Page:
Forest Service: $8M allotted to fix roads, bridges in Alaska

Posted: Thursday, June 04, 2009

WASHINGTON - National forest roads and bridges in 31 states - including $8 million for seven projects in Alaska - will get long-needed repairs under an economic stimulus spending plan announced by the Obama administration.

Agriculture Secretary Tom Vilsack said Tuesday that $228 million in economic stimulus money will be used for road maintenance and decommissioning and watershed restoration in dozens of national forests.

A total of 106 projects in 31 states will be paid for as part of the $1.15 billion in economic stimulus funding awarded to the Forest Service, Vilsack said, adding that the projects should improve access to forest lands, boost public health and safety and preserve natural resources throughout the country.

"The rehabilitation of roads will improve water quality by reducing sediments in nearby streams and help to restore natural resources and habitats for fish in areas impacted by deterioration and erosion of road surfaces," he said.

The projects announced Tuesday comprise a small fraction of the estimated $10 billion road maintenance backlog the agency faces.

More than half the money goes to five Western states - Idaho, Oregon, Montana, California and Washington - where the need is greatest, officials said. Arizona, Colorado and Michigan also receive significant funding.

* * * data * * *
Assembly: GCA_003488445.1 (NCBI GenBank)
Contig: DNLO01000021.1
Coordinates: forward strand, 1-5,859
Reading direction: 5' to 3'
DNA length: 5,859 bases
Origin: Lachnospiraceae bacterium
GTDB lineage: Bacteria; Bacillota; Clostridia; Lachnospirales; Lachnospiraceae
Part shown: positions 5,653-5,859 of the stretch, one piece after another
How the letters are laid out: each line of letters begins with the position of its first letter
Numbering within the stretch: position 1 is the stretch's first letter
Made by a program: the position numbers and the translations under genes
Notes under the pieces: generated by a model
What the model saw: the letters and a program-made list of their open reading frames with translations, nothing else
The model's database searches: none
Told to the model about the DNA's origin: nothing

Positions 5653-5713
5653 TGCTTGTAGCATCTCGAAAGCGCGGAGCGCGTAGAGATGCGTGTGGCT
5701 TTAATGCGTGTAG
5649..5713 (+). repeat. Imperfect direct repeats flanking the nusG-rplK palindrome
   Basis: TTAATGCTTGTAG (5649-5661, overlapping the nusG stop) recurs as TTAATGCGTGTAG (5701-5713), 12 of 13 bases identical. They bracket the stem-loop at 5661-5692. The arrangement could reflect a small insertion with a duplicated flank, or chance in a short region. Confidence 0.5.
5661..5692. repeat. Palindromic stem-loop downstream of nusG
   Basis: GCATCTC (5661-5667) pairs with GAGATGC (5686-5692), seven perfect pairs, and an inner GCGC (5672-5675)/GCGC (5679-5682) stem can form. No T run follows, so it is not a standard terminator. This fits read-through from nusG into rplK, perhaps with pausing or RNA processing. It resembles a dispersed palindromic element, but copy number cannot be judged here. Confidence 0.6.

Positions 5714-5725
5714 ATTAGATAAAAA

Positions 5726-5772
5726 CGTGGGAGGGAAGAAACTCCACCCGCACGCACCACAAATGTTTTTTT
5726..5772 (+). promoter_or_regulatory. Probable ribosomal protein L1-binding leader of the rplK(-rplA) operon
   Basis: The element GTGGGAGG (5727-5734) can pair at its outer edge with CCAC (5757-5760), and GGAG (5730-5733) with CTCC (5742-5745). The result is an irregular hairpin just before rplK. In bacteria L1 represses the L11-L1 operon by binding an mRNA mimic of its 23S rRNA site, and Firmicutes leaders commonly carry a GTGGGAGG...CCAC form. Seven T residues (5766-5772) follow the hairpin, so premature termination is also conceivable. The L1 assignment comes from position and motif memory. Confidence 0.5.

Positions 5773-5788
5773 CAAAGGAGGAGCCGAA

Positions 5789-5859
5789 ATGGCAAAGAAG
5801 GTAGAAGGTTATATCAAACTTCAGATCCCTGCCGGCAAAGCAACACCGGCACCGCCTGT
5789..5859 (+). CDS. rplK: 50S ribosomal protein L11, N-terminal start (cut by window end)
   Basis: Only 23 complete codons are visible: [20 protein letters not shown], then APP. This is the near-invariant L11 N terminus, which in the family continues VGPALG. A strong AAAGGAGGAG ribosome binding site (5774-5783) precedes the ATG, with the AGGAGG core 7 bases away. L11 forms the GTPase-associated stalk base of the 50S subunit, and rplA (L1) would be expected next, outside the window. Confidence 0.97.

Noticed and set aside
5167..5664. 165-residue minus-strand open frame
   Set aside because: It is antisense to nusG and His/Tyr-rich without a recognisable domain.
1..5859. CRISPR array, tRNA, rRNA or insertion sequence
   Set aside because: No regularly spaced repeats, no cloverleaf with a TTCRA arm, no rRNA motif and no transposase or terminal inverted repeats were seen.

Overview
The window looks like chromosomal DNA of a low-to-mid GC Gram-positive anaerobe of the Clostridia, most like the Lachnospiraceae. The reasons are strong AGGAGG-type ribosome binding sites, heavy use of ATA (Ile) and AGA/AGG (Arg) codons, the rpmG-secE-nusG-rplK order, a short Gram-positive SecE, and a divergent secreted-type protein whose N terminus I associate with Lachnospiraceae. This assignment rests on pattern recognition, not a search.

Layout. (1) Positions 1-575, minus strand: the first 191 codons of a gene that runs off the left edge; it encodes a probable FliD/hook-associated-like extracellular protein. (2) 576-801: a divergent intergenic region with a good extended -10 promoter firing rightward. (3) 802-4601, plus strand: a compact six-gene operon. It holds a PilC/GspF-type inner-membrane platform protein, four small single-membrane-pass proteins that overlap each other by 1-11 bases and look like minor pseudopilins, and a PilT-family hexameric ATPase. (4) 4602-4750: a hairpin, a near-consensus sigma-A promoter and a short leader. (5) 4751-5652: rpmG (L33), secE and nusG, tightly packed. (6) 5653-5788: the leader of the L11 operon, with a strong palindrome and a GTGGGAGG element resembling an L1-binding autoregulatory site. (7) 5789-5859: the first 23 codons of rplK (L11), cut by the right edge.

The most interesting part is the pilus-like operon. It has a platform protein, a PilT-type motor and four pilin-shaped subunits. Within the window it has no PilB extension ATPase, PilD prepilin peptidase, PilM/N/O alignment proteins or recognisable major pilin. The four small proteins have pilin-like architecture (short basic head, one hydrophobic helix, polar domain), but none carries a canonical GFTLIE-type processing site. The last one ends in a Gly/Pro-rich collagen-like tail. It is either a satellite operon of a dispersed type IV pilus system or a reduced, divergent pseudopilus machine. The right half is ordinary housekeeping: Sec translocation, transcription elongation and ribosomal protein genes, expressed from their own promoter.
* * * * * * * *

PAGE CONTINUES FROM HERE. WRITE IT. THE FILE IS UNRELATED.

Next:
Rep. Norm Dicks. D-Wash., chairman of a House appropriations subcommittee that oversees the Forest Service, called the projects wise investments and good stewardship.

Choked by tight budgets and the increasing costs of the fighting wildfires, the Forest Service has struggled for years to find money to keep up its 400,000 miles of road that crisscross national forest land. Backlogs in more than a dozen states- primarily in the West - top $100 million each, according to a report by the watchdog group Taxpayers for Common Sense.

The group opposes construction of new forest roads - often for logging - while existing roads crumble. "We need to have a fix-it first approach," said the group's vice president Steve Ellis.

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